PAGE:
The Orioles made a seemingly uninteresting waiver claim yesterday, picking up RHP Austin Brice after he was DFA by the Angels, who grabbed him earlier in the offseason from the Reds. On the surface, there isn’t anything particularly exciting about Brice. He has some MLB experience, having thrown 84 innings of 5.68 ERA ball and is still pretty young at 26 years old. It’s hard to get excited about a guy who has been given a significant MLB opportunity and hasn’t produced. However, in this case, I think Brice could be useful.
Brice is a RHP who throws 5 pitches from a low ¾ arm slot, a sinker, a four-seam fastball, a slider, a curveball, and a changeup. He was a starter as recently as 2016. He was converted to relief midseason 2016 in AA and was dominant enough to get a cup of coffee in the majors a few months later. Coming up through the minors, his best pitch was a tight breaking curveball with some depth at 78-81mph. The 4S fastball sat 94-96 in relief and the sinker was 93-95 with a little sink and some armside tail. The slider was was cutterish in the upper 80s with little to no depth and mild gloveside bite. He also had a below average changeup in the mid-80s.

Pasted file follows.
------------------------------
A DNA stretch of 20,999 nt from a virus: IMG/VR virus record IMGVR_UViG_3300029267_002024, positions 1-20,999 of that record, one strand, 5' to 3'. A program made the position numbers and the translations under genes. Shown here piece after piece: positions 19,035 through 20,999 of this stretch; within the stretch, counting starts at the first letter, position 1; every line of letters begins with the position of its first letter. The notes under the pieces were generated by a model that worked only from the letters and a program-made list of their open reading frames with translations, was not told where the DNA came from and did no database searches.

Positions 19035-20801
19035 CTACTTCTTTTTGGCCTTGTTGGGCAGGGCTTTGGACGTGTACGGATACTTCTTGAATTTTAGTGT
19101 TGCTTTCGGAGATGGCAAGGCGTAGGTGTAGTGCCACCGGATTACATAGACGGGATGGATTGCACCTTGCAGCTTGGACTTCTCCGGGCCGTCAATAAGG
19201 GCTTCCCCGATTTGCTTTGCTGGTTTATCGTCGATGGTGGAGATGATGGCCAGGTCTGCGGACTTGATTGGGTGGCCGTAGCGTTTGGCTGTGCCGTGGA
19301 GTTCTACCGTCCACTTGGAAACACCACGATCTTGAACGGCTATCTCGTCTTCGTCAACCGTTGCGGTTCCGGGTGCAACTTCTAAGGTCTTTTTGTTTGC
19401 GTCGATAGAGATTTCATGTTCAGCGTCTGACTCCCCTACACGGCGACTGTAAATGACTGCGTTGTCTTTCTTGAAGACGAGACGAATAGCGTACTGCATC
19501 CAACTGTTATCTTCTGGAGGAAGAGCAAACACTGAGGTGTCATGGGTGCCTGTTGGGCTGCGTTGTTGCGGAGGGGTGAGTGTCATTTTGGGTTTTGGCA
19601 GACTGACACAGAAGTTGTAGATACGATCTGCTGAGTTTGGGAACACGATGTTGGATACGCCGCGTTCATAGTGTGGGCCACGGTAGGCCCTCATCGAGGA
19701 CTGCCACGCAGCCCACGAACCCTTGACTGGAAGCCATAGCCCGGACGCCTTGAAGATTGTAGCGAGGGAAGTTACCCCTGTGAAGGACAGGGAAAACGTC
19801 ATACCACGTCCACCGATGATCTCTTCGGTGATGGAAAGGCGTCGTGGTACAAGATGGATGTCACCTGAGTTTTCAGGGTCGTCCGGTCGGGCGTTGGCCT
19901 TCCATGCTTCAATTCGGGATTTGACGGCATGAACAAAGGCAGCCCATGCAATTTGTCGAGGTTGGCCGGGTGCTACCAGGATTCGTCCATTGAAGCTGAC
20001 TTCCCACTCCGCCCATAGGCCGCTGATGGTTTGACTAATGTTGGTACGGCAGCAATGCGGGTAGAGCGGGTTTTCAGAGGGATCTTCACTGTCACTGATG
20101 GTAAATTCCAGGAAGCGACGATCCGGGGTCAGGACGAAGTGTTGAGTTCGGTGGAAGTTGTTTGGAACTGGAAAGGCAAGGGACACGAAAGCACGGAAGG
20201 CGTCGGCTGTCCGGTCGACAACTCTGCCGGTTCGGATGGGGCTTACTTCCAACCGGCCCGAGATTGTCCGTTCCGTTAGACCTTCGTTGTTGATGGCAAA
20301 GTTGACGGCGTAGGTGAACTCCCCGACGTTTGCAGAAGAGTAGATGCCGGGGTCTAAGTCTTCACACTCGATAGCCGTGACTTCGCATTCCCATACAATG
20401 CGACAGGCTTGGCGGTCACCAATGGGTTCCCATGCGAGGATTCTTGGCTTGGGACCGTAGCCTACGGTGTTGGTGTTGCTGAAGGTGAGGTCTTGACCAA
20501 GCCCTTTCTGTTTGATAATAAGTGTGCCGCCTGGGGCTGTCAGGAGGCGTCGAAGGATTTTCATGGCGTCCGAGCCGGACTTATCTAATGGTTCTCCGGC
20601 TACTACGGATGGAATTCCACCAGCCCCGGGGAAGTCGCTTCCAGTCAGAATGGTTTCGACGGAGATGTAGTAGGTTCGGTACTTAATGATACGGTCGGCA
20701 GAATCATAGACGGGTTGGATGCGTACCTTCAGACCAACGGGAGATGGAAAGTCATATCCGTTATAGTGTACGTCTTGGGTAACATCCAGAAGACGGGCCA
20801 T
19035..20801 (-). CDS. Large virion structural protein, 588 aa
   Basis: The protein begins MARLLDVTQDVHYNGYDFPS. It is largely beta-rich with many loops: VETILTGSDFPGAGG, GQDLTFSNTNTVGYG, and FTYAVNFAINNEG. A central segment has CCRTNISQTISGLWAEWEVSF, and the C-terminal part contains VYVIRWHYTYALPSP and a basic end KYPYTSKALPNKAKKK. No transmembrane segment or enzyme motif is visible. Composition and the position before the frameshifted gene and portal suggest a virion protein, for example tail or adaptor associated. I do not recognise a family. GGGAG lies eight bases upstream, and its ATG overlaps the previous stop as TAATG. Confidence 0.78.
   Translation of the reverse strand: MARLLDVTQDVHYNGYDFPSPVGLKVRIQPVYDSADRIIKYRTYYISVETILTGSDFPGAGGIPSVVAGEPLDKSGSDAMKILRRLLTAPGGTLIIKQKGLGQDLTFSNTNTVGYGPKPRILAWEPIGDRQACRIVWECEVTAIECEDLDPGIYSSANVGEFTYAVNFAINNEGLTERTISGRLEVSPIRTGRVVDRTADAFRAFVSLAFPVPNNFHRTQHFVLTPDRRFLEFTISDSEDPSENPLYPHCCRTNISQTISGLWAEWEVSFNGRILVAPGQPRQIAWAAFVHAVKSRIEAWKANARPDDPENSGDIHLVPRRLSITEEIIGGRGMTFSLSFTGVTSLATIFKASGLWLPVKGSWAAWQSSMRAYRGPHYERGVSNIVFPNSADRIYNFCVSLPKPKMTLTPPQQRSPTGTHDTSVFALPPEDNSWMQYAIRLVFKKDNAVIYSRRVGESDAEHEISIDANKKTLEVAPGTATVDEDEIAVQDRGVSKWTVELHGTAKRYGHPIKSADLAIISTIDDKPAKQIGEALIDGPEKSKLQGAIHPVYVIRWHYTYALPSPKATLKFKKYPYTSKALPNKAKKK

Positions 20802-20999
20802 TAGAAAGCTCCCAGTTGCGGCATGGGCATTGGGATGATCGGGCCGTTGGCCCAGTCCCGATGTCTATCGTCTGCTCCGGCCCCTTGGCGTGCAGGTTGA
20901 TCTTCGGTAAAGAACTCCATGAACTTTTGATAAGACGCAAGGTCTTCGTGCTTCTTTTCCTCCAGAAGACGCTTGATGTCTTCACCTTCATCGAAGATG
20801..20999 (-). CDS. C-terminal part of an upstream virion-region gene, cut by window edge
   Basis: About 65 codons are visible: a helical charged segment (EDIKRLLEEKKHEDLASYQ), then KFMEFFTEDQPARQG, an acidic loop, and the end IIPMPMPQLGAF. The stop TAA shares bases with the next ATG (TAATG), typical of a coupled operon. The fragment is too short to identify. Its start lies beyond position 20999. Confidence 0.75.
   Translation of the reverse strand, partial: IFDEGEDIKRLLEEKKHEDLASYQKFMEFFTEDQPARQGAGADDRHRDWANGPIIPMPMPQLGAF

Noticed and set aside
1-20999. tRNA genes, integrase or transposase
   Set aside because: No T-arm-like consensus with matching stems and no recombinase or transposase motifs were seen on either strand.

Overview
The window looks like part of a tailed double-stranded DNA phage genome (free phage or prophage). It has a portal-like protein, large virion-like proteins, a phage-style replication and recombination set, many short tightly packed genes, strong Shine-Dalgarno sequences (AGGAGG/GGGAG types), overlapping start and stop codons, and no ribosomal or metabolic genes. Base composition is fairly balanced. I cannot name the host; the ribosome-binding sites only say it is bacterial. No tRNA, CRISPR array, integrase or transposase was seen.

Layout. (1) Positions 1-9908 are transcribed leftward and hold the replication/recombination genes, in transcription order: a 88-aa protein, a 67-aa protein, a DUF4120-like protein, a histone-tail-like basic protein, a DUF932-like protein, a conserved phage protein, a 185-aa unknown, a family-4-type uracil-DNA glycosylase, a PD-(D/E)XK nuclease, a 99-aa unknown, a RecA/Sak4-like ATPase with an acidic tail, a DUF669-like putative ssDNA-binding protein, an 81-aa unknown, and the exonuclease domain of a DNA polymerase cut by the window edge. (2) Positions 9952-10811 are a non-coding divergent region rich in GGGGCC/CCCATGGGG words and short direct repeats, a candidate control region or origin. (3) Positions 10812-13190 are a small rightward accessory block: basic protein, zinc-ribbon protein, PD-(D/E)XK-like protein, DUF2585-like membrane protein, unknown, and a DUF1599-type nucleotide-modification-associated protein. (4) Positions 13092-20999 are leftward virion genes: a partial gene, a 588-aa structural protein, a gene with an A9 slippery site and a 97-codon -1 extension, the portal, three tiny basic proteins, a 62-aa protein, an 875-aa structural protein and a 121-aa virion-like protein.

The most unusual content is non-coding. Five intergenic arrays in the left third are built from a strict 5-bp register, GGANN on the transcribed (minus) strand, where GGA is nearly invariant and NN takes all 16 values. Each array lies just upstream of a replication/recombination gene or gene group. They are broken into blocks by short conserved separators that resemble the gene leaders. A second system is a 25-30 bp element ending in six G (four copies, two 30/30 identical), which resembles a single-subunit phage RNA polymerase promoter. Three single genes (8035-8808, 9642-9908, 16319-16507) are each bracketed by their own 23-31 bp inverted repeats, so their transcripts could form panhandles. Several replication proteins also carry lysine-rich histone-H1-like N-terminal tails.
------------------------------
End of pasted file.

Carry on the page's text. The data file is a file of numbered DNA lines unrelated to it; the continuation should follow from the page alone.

In his brief 2016 debut, he was still throwing a separate slider and curveball. The curveball averaged a 2714 RPM spin rate, placing him 58th of the 437 pitchers who threw the pitch that year. By 2018, the curveball’s average spin rate was down to 2606 RPM and it was being thrown harder (82-84) and had much less depth. Basically, the slider and the curveball had kind of merged into one slurvy pitch that was less than the sum of its parts. A plus curveball and average slider turned into an average slurve. It the graphics below, you can see how the movement qualities of the slider and curveball overlap in 2018. Velocities of the two pitches are also very similar. In practical terms, the pitches have lost the value of being separate offerings.
In addition to losing the integrity of his breaking balls, Brice throws his sinker entirely too much. He threw the pitch 47.5% of the time in 2018. The sinker is effective in getting ground balls but gets hit really hard (92.3 avg exit velocity in 2018) and doesn’t miss bats. He even uses it 25% of the time when he has hitters in a two strike count. That’s a mistake when he has three other pitches that generate whiffs at a significantly higher rate.
There are some tools for Elias’s staff to work with including a 4S fastball averaging 95mph that misses bats, a high spin curveball, and solid command. I’d imagine he’d see more success focusing on the 4S fastball/true CB combo with some sinkers against LHB and the slider as a late count surprise pitch. The movement qualities of the curveball should help the 4S fastball play up. He does lack a weapon against left-handers and the stuff is good, not great. The upside isn’t big, but I think he’s a couple small tweaks away from a useful career as a multi-inning middle reliever. If he can be fixed, he’s controllable through 2024.